How the Team Behind The Witcher Conquered Poland

Polygon has published an extremely interesting feature on the history and success of CD Projekt RED, and considering the entirety of their success as developers rests on The Witcher series, I'm not surprised to see how much space is dedicated to it in their offices:

For CD Projekt Red, the game-development side of CD Projekt, that relatability has made The Witcher an engine that's driven the entire company.

The studio is currently at work on The Witcher 3 in many of the cavernous rooms inside the CDPR complex. (The board game, mobile game and comic books are largely created elsewhere.) And there's a small section of the complex devoted to what is sometimes referred to as "CD Projekt Blue," but that most people know as GOG, or Good Old Games, the online distribution service devoted to "abandonware" and out-of-date PC titles.

CDPR has partnered with publisher Dark Horse for the comic books, which introduce characters and monsters that gamers may encounter in The Witcher 3. The board game is also part of the plan to make the Witcher world accessible to people who may not be into RPGs or comic books. It's just another avenue for CDPR to exploit its devastatingly successful franchise.

The lobby we're sitting in is lined with awards and photographs of CDPR founders shaking hands with luminaries. The prime minister of Poland here. Barack Obama there. The awards cover two entire walls, from floor to ceiling. Another wall is nothing but magazine covers, all featuring The Witcher.

The Witcher did this. All of it. The awards, the photographs, the massive complex of buildings and the hundreds of employees. Without The Witcher and its sequel The Witcher 2, there would be no CD Projekt Red. And without CD Projekt Red there might arguably be no Polish video game industry. At least not one so successful.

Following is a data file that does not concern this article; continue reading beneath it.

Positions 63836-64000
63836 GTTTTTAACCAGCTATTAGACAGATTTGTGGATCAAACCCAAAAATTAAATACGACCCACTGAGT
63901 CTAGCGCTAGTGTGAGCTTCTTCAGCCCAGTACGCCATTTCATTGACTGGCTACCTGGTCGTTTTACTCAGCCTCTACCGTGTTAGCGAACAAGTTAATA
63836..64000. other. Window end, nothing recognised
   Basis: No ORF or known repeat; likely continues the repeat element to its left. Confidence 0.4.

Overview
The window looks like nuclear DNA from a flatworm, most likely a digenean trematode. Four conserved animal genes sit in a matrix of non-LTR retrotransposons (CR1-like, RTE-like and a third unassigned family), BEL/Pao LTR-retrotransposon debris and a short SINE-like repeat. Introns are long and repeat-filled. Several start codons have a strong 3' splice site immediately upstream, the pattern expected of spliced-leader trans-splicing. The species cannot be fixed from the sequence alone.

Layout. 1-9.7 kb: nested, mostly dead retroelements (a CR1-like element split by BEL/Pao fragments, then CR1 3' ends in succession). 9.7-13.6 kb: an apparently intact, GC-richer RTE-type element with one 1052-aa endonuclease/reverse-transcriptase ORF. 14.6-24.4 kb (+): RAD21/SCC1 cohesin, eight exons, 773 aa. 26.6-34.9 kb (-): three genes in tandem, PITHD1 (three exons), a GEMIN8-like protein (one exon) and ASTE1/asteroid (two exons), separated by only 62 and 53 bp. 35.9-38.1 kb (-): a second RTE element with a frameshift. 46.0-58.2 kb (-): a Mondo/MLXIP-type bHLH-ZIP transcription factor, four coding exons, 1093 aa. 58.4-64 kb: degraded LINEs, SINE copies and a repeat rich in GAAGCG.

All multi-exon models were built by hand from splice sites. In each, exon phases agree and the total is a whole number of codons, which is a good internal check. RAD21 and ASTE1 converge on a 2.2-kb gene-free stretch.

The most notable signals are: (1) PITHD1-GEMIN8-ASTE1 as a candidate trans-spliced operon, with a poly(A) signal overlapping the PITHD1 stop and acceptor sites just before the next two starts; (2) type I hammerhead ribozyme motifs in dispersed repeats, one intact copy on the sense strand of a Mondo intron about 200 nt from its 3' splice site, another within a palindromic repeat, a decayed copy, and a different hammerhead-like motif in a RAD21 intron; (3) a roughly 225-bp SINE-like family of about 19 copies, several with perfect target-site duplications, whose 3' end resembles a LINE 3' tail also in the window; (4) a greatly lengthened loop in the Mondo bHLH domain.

According to CD Projekt Red, without The Witcher game, there wouldn't even be The Witcher at all. The stories were popular in Poland, but the video game turned main character Geralt and his universe into a worldwide sensation.

"We weren't buying The Witcher," says Iwinski, referring to CDPR's purchase of The Witcher rights from author Andrzej Sapkowski. "We were buying a [story] and then we turned it into The Witcher, which became known all around the world."

And here's also a little snippet on the company's canceled Baldur's Gate: Dark Alliance port:

CDPR had to rent a separate warehouse just to hold copies of Baldur's Gate before it shipped. Ultimately the team would sell tens of thousands of units of the game, a blockbuster by the standards of the time.

The project was so successful for CDPR that the team immediately began another: A PC port of the Baldur's Gate sequel, Baldur's Gate: Dark Alliance for Interplay. The game was still in development, but planned only for consoles. CDPR would have the lock on PC development for Western audiences and for Poland. There was only one catch: Interplay was falling apart.

"Our friends at Interplay called us ... and said, 'Hey, it doesn't look too good,'" Iwinski says. "'The company is having financial problems. Don't do this port. Nobody will pay you for it. It'll be tough for you.'